Shell will write down up to $5 billion hit from Russia exit

MOSCOW, RUSSIA - MARCH 09: General view of a Shell gas station on March 9, 2022 in Moscow, Russia. Shell said Tuesday it would stop buying Russian oil and gas, after announcing last week it it would divest in several ventures with Gazprom, a Russian-state owned gas company totaling to roughly $3 billion in value. (Photo by Oleg Nikishin/Getty Images)

Shell will write down up to $5 billion following its decision to exit Russia, more than previously disclosed, while soaring oil and gas prices boosted trading activities in the first quarter, the company said on Thursday.

The post-tax impairments of between $4 billion and $5 billion in the first quarter will not impact the company’s earnings, Shell said in an update ahead of its earnings announcement on May 5.

Shell, the world’s largest liquefied natural gas trader, said earnings from LNG trading were expected to be higher in the quarter compared with the previous three months. Earnings from oil trading are set to be “significantly higher” in the quarter.

Cashflow in the quarter would be negatively impacted by “very significant” outflows of around $7 billion as a result of changes in the value of oil and gas inventories.

Shell’s fuel sales averaged 4.3 million barrels per day in the quarter, down from 4.45 million bpd in the previous quarter, Shell said. LNG liquefaction volumes were slightly higher on the quarter, averaging 8 million tonnes.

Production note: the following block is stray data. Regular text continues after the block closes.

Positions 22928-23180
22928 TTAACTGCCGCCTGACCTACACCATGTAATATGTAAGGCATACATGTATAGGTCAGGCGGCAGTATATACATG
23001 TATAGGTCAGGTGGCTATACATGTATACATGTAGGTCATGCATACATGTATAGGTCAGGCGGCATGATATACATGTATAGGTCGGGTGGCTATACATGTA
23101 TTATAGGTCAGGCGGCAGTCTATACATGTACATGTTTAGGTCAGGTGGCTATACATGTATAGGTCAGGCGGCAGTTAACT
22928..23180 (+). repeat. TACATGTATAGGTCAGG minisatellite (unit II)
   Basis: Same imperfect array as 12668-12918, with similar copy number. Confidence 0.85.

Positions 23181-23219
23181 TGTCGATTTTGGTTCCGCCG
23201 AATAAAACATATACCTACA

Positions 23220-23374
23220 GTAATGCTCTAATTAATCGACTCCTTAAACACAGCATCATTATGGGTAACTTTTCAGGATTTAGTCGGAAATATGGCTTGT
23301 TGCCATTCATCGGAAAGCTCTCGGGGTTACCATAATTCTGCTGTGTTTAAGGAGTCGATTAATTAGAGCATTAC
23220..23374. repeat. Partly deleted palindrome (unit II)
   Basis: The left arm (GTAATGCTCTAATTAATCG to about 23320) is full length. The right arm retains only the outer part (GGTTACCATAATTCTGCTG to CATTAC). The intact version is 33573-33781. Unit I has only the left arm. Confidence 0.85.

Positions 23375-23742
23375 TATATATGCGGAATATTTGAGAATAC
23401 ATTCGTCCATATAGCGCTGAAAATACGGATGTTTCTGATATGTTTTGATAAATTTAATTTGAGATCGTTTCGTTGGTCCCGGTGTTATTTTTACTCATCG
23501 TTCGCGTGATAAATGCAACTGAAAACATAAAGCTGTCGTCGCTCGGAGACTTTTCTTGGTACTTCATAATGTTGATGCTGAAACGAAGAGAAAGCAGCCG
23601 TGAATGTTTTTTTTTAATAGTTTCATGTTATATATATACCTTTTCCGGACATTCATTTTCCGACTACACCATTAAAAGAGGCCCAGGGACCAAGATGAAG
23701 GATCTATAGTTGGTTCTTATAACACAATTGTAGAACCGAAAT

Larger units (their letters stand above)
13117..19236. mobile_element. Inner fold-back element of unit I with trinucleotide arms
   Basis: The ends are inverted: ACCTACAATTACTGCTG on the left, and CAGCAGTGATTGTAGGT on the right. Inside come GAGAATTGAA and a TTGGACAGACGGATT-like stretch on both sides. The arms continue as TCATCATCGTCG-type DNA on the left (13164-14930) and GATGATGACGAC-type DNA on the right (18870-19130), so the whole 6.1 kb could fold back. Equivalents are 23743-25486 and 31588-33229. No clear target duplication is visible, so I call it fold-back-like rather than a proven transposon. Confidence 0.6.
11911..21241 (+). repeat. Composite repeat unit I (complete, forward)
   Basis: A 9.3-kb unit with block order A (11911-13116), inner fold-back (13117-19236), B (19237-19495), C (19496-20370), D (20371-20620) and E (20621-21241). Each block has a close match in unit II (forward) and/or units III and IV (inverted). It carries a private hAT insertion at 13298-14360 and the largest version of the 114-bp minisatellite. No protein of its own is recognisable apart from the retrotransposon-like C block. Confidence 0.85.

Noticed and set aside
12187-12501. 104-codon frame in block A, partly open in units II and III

According to CNN, Shell, whose market capitalization is around $210 billion, had previously said the Russia writedowns would reach around $3.4 billion. The increase was due to additional potential impacts around contracts, writedowns of receivables, and credit losses in Russia, a Shell spokesperson said.

Shell (RDSA) shares were down 1.2% at the start of London trading.

The start of 2022 marked one of the most turbulent periods in decades for the oil and gas industry as Western companies including Shell rapidly pulled out of Russia, severing trading ties and winding down joint ventures following Moscow’s invasion of Ukraine.

Shell said it will exit all its Russian operations, including a major liquefied natural gas plant in the Sakhalin peninsula in the eastern flank of the country.

Shell did not provide any guidance on the future of its stakes in Russian projects.

Benchmark oil prices soared to an average of more than $100 a barrel in the quarter, their highest since 2014, while European gas prices hit a record high.

The unprecedented volatility in commodity prices in recent months has pushed several traders to the brink as they scrambled to sharply increase down payments for oil and LNG cargoes.


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